Scientists have discovered remarkable evidence that the first known successful limb amputation on a human occurred about 31,000 years ago, according to a new study.
A human skeleton dating to the Stone Age and found buried in the Liang Tebo limestone cave located in East Kalimantan, Borneo, shows that the left foot had been amputated and that the patient had recovered, according to a study published in Nature on Wednesday.
Archaeologists located the skeleton in 2020 after returning to the site where some of the earliest rock art was previously found, searching for archaeological deposits that may overlap with this early rock art, Tim Maloney, an archaeologist at Griffith University in Australia and lead author of the study, told reporters during a press briefing on Wednesday.
The researchers "slowly and meticulously" studied the skeleton, removing the sediments surrounding the burial as well as laser scanning and photographing, Maloney said. Once it was excavated, it was "quite clear" that the skeleton's left foot was "entirely absent" and that an amputation occurred on the lower or distal third of their left leg, Maloney said.
A paleopathologist confirmed the skeleton presented a strong case for matching clinical instances of deliberate amputation, Maloney said.
The finding was significant because amputations require a comprehensive knowledge of human anatomy and surgical hygiene, as well as significant technical skill, the researchers said. In addition, most people who underwent amputation surgery died from blood loss and shock or subsequent infection before modern clinical developments such as antiseptics, according to the study.
The remains belonged to a young individual who survived the procedure and lived for another six to nine years, scientists said. In addition, the person who performed the amputation must have possessed detailed knowledge of limb structure, muscles and blood vessels to prevent fatal blood loss and infection, according to the study.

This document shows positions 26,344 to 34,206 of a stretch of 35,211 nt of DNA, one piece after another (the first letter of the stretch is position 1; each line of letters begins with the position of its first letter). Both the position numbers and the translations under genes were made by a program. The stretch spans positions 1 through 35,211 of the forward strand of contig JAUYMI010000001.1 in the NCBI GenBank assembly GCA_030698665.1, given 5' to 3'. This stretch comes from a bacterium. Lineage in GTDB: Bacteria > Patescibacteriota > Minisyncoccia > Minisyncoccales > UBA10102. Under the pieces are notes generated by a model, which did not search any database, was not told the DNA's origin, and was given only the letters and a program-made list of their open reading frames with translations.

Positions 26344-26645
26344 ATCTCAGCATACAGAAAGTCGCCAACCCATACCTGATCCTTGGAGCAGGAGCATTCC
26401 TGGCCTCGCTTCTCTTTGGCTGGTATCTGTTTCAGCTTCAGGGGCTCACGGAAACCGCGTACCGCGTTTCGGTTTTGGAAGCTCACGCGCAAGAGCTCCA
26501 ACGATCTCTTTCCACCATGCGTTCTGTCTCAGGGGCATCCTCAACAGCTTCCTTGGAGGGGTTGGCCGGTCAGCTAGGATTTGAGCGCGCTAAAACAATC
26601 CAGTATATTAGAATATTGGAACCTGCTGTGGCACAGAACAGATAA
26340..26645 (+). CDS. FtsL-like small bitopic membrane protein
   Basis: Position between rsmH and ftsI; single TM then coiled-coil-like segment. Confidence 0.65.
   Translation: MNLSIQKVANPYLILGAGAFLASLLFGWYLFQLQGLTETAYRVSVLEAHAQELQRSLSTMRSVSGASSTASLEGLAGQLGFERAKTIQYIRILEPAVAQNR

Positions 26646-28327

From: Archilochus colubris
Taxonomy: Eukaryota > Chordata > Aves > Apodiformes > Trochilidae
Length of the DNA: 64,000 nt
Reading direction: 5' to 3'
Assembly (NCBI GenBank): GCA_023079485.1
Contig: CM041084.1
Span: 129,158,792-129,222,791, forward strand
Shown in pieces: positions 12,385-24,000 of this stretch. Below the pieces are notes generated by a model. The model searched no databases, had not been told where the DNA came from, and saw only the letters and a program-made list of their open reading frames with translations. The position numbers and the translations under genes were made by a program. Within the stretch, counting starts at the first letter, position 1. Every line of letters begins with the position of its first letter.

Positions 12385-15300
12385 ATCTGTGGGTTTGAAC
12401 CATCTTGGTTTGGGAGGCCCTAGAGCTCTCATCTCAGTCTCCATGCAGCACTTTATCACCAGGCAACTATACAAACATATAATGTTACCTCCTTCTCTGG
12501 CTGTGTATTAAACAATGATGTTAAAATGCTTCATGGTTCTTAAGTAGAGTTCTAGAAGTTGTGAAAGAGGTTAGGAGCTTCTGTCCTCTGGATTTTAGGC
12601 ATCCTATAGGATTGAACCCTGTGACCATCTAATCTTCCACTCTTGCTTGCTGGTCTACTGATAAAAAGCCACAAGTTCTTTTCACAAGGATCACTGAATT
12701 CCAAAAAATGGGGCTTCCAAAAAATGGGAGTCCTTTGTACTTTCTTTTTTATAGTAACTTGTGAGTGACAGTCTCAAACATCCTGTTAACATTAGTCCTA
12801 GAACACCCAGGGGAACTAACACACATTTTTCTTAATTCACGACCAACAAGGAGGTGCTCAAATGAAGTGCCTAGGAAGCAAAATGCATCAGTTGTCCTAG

The researchers concluded that the amputation was unlikely caused by an animal attack or other accident, as these typically cause crushing fractures.
Maloney described the skeleton as "quite a remarkable pathological record of this individual and their burial" as well as ample insight into the community in Borneo during the Late Pleistocene period, defined as between 126,000 and 11,700 years ago.
It is also unlikely the amputation had been carried out as a form of punishment, because the individual seems to have received careful treatment after surgery and in burial, according to the study.
The findings suggest some early modern human foraging groups in Asia developed advanced medical knowledge and skills in the tropical rainforest environment in the Late Pleistocene period, which was connected to mainland Southeast Asia at the time that the individual who was found lived, Maloney said.
The skills may have been required as a result of rapid rates of wound infection in the tropics stimulated the development of novel pharmaceuticals such as antiseptics, which were harnessed from the medicinal properties of the rich plant biodiversity in Borneo.
"There's a very strong case we make for understanding of the needs for antiseptic and antimicrobial management to enable the patient this individual to survive," Maloney said.
Previously, the oldest known complex operation happened to a Neolithic farmer from France about 7,000 years ago, according to the study. The farmer's left forearm had been surgically removed and then partially healed.